If you love cabbage in your salads, check out some of its best cabbage pairings for some inspiration when you’re creating your next salad recipe.
How to Prepare the Rest of the Salad
Peel the carrots and using a julienne peeler, peel the carrot into thin strips. Or cut into thin slices.
Peel the pear. Using a mandolin, slice thinly and then cut into thin julienne slices or matchsticks.
Dry toast the crushed peanuts in a small fry pan for 1-2 minutes. Set aside to cool down.
How to Prepare the Vegan Vinaigrette
In a small mixing bowl, add the rice wine vinegar, soy sauce, olive oil, mirin, sesame oil and grated ginger.
Mix until well combined.
How to Assemble the Vegan Coleslaw
Add the red cabbage, carrots, pear and ¾ of the crushed peanuts into a medium-sized mixing bowl.
Season with pepper.
Pour in the sesame soy dressing and mix vegan coleslaw thoroughly.
Place the coleslaw on a nice platter in a heap.
Sprinkle the rest of the crushed peanuts on top.
Sprinkle the dry shallots on top.
How simple is that! Slice, mix and toss! The freshness of the coleslaw ingredients is complemented so well with the Asian vegan vinaigrette.
The peanuts give it some extra crunch while the dry shallots adds to the Asian element of the vegan coleslaw recipe. Enjoy!
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Vegan Coleslaw with Pear and Carrot
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- Remove the core of the red cabbage and discard. Slice thinly. In a medium-size mixing bowl, add 1 tsp of salt to the red cabbage and coat well. Let it sit for 30 minutes to draw out the excess moisture from the cabbage. Wash the cabbage to remove the salt and pat dry before use.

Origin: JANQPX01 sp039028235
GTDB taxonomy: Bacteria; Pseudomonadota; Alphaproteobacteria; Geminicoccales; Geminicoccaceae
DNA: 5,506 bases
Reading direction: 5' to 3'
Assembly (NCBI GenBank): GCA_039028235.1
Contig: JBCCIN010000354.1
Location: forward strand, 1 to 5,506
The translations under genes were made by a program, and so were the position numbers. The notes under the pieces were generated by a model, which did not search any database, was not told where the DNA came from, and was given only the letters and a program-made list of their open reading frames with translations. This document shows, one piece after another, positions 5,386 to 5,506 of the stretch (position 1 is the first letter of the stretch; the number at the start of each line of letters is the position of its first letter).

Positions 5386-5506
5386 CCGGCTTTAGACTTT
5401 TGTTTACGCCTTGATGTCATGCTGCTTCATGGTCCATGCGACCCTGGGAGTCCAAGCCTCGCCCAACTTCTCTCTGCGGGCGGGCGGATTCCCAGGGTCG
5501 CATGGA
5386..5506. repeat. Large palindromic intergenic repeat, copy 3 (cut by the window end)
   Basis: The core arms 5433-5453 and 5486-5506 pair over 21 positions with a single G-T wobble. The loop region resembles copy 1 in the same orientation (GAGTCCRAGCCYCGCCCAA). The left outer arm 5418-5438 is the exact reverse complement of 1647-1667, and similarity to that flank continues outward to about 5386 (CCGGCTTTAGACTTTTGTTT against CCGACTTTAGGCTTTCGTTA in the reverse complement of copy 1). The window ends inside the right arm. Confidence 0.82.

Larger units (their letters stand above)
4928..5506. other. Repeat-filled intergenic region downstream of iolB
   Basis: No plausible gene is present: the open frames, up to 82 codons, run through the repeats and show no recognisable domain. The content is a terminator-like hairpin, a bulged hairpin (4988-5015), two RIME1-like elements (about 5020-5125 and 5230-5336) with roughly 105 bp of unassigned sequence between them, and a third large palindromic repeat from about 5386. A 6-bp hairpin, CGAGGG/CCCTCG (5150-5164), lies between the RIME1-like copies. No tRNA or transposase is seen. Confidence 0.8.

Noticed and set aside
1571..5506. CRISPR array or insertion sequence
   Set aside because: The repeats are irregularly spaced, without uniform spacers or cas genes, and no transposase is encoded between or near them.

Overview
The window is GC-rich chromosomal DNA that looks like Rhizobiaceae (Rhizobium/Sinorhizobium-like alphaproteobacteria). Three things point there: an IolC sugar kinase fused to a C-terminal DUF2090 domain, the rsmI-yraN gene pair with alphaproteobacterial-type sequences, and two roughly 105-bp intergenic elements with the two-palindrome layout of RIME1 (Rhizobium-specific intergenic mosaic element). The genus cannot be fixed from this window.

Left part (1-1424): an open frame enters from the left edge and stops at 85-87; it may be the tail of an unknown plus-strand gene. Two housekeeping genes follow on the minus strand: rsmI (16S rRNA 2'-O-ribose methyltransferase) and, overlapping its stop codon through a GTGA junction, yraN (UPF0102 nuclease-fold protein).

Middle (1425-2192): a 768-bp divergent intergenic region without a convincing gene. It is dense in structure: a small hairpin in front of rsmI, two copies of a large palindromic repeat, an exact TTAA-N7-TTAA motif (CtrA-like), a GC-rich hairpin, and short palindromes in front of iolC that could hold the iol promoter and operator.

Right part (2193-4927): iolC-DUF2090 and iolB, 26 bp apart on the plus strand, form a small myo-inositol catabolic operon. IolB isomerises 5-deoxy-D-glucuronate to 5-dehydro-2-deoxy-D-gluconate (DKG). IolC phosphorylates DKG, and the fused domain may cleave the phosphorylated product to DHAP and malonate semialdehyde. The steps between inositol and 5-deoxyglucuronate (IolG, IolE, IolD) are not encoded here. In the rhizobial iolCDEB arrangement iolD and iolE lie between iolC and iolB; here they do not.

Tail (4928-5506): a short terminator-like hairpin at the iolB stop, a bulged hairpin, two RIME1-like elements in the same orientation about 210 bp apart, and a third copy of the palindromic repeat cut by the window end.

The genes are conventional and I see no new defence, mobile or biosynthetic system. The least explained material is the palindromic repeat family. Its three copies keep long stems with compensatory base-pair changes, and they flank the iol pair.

- Peel the carrots and using a julienne peeler, peel the carrot into thin strips. Or cut into thin slices.
- Peel the pear. Using a mandoline, slice thinly and then cut into thin julienne slices or matchsticks.
- Dry toast the crushed peanuts in a small fry pan for 1-2 minutes. Set aside to cool down.
- In a small mixing bowl, add the rice wine vinegar, soy sauce, olive oil, mirin, sesame oil and grated ginger.
- Mix until well combined.
- Add the red cabbage, carrots, pear and ¾ of the crushed peanuts into a medium-sized mixing bowl.
- Season with pepper.
- Pour in the salad dressing and mix vegan coleslaw thoroughly.
- Place the coleslaw on a nice platter in a heap.
- Sprinkle the rest of the crushed peanuts on top.
- Sprinkle the dry shallots on top.
- Serve immediately
- You can use green cabbage or both for this salad if you wish.
- You can use apples instead of pear or both.
- Please omit the peanuts if you would like a nut free salad.
- You can add fennel and/ or kohlrabi if you wish.
- To make this salad gluten free, replace soy sauce with tamari.